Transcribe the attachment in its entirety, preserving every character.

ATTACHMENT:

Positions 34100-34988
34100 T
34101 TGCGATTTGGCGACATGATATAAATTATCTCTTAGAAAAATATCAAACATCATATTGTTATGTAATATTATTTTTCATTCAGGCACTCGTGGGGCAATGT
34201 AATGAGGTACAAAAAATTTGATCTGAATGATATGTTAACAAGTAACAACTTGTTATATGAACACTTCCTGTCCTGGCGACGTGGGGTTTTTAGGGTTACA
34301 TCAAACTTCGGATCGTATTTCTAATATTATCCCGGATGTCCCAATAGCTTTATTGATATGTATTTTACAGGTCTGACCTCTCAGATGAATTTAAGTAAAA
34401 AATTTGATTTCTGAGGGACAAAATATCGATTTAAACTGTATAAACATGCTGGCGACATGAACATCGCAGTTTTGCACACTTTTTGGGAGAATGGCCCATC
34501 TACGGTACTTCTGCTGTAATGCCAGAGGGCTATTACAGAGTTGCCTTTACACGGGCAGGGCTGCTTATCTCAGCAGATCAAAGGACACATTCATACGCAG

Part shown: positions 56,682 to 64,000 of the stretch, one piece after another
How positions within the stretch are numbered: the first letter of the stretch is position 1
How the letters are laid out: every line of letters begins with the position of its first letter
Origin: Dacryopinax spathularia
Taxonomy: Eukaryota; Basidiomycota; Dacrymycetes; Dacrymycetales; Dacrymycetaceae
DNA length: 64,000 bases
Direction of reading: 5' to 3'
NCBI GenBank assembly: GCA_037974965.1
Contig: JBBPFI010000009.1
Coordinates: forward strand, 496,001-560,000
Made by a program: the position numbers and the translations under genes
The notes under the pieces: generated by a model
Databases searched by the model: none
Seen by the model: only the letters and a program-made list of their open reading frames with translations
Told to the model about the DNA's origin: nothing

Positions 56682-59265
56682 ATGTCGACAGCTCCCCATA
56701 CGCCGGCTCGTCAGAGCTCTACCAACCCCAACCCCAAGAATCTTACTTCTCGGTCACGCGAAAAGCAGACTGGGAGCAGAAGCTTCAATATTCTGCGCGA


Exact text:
Positions 34100-34988
34100 T
34101 TGCGATTTGGCGACATGATATAAATTATCTCTTAGAAAAATATCAAACATCATATTGTTATGTAATATTATTTTTCATTCAGGCACTCGTGGGGCAATGT
34201 AATGAGGTACAAAAAATTTGATCTGAATGATATGTTAACAAGTAACAACTTGTTATATGAACACTTCCTGTCCTGGCGACGTGGGGTTTTTAGGGTTACA
34301 TCAAACTTCGGATCGTATTTCTAATATTATCCCGGATGTCCCAATAGCTTTATTGATATGTATTTTACAGGTCTGACCTCTCAGATGAATTTAAGTAAAA
34401 AATTTGATTTCTGAGGGACAAAATATCGATTTAAACTGTATAAACATGCTGGCGACATGAACATCGCAGTTTTGCACACTTTTTGGGAGAATGGCCCATC
34501 TACGGTACTTCTGCTGTAATGCCAGAGGGCTATTACAGAGTTGCCTTTACACGGGCAGGGCTGCTTATCTCAGCAGATCAAAGGACACATTCATACGCAG

Part shown: positions 56,682 to 64,000 of the stretch, one piece after another
How positions within the stretch are numbered: the first letter of the stretch is position 1
How the letters are laid out: every line of letters begins with the position of its first letter
Origin: Dacryopinax spathularia
Taxonomy: Eukaryota; Basidiomycota; Dacrymycetes; Dacrymycetales; Dacrymycetaceae
DNA length: 64,000 bases
Direction of reading: 5' to 3'
NCBI GenBank assembly: GCA_037974965.1
Contig: JBBPFI010000009.1
Coordinates: forward strand, 496,001-560,000
Made by a program: the position numbers and the translations under genes
The notes under the pieces: generated by a model
Databases searched by the model: none
Seen by the model: only the letters and a program-made list of their open reading frames with translations
Told to the model about the DNA's origin: nothing

Positions 56682-59265
56682 ATGTCGACAGCTCCCCATA
56701 CGCCGGCTCGTCAGAGCTCTACCAACCCCAACCCCAAGAATCTTACTTCTCGGTCACGCGAAAAGCAGACTGGGAGCAGAAGCTTCAATATTCTGCGCGA